Gaining Ground

South Carolina


Acres Protected

That’s about 981,852 football fields!

Land trusts have already conserved 61 million acres of private land across the nation — more than all of the national parks combined. Help us conserve another 60 million acres by the end of the decade.

Together, let’s keep Gaining Ground.

Visitors to Land Trust Properties


Visitors in 2020, double that of 2015.

Percent of Land Trusts That Provide Public Access to Their Lands


Land trusts provide opportunities to recreate and recharge.

Number of People Served


Land trusts provide programs and activities to get people outside and learn about the land.

Miles of Trails


Walking, hiking and other outdoor recreation improve people's health and well-being.

Miles With Universal Access


Universal access trails are designed to be used by all people, regardless of ability.

Percent of Land Trusts Who Increased Community Engagement in the Last Five Years


Land Trusts Are Deepening Relationships With:
  • People from various racial and ethnic backgrounds

  • Older adults or those living in retirement communities

  • People who identify as LGBTQ+

  • People living with disabilities

  • Veterans

Land Trusts Are Helping Address Community Needs, Including:
  • Youth education and development

  • Community and economic development

  • Food security and agriculture

  • Health and wellness

  • Social and environmental justice


Every land trust is as unique as the community it serves.

South Carolina land trusts are community-led and supported and protect lands and waters that help the entire state.

Active Land Trusts


A land trust is a nonprofit that conserves land by acquiring and stewarding land or conservation easements.

Learn more about land trusts
Alliance Member Land Trusts


Land Trust Alliance members commit to adopting Land Trust Standards and Practices as their guiding principles.

Learn about the land trust alliance
Accredited Land Trusts


Accredited land trusts undergo a thorough review of their practices in governance, finance, transactions and stewardship.

Learn about land trust accreditation


  • 7,107

  • 552

  • 60

  • 18

  • 255

Land Trust Longevity

  • 53 years old (1971)

  • 22 years old (2002)

  • 32 years old

Percent of Land Trusts Who Increased Focus on Climate Change in the Last Five Years


Percent of Land Trusts Receiving Funding to Address Climate Change


Sources of Funding to Address Climate Change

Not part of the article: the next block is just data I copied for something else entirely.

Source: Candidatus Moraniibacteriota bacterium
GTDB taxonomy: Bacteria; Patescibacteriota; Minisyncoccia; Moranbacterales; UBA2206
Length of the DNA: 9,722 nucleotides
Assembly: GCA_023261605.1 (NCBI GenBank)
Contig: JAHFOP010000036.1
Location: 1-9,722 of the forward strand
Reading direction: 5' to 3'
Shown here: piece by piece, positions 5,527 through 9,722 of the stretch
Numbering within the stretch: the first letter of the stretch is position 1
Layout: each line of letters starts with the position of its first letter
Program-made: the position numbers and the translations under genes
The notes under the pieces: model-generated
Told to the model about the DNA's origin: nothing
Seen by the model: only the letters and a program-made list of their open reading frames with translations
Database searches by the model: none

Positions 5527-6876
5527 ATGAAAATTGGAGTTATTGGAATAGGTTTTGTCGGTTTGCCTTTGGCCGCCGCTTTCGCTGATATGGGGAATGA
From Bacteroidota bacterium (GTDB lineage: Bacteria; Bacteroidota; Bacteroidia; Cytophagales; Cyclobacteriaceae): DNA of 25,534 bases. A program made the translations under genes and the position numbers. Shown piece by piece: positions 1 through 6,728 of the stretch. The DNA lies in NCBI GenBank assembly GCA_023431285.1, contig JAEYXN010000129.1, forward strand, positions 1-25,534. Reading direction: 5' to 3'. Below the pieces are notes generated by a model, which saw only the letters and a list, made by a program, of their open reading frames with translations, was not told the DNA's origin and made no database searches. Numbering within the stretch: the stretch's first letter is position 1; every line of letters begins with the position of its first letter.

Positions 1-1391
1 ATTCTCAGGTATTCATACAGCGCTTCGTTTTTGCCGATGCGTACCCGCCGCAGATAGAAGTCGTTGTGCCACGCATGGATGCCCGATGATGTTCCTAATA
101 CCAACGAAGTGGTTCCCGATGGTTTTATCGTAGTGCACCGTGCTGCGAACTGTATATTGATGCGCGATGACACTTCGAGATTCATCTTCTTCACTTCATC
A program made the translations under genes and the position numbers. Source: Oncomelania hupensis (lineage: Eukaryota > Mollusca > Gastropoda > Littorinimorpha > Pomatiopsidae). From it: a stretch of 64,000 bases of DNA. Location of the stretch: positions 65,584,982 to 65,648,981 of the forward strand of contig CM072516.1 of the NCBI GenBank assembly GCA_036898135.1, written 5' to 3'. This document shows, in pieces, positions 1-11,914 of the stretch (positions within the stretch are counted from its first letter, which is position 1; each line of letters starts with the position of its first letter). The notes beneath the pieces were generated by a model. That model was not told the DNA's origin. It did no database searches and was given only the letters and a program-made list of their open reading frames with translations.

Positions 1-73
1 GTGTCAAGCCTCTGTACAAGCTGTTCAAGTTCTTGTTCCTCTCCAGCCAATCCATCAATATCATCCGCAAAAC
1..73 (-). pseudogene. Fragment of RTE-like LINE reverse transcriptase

• NFWF Emergency Coastal Resilience Fund

  • North American Wetlands Conservation Act

Land Protected

There has been a 75% increase in South Carolina land protected by land trusts since 2010.

Acre by acre, land trusts are helping to conserve South Carolina lands, waters and ways of life.

Total acres protected
Under easement
Acquired and reconveyed
Protected by other means

Disclaimer: Land trusts conserve land in many different ways and every project is unique. Category totals may change depending on how acres are reported by survey respondents to reflect the most current data and minimize double-counting. In some instances, the total may be greater than the sum of the separate categories due to organizations that provided total acres not broken down by category.

Percent of Land Owned and Under Easement Held by an Accredited Land Trust


Source: 2020 National Land Trust Census

Total Public Funding for Conservation From 1998-2017

$689 million

Source: Trust for Public Land's Conservation Almanac

Acres of Land Lost to Development From 2012-2017


Source: NRCS - Natural Resources Inventory

This information reflects data collected in the National Land Trust Census, the longest-running comprehensive survey of private land conservation in America. Learn more about the Census and see which land trusts participated in the 2020 National Land Trust Census.

Making a Difference

South Carolina land trusts are gaining ground.

Land trusts across the state are helping find solutions to some of South Carolina's most pressing issues.

  • Tackling climate change: The Nature Conservancy of South Carolina established the Winyah-Sewee Conservation and Resiliency Planning project, which encompasses approximately 1 million acres of freshwater and tidal wetlands, cypress-tupelo swamps, floodplain forests, pitcher plant bogs, multiple barrier islands and longleaf pine forests. This is the site of the third-largest estuarine drainage area along the U.S. Atlantic coast.

    Read more
  • Protecting land for future generations: The accredited Congaree Land Trust in Columbia, South Carolina, which, with grant funding from the Lynches River Conservation Board, donated more than 350 acres of land to the South Carolina Department of Parks, Recreation & Tourism to preserve and expand the footprint of Lee State Park.

    Read more
  • Protecting water quality: The accredited Lowcountry Land Trust is committed to conserving healthy marshes, supporting the growth of new marshes and promoting dryland green spaces. They understand that the health of wetlands is a crucial component to managing flood levels, mitigating storm damage, and supporting marine ecosystems.

    Read more

Land Trusts Working in South Carolina

Land Trust Alliance member land trusts, listed below, commit to adopting Land Trust Standards and Practices as their guiding principles.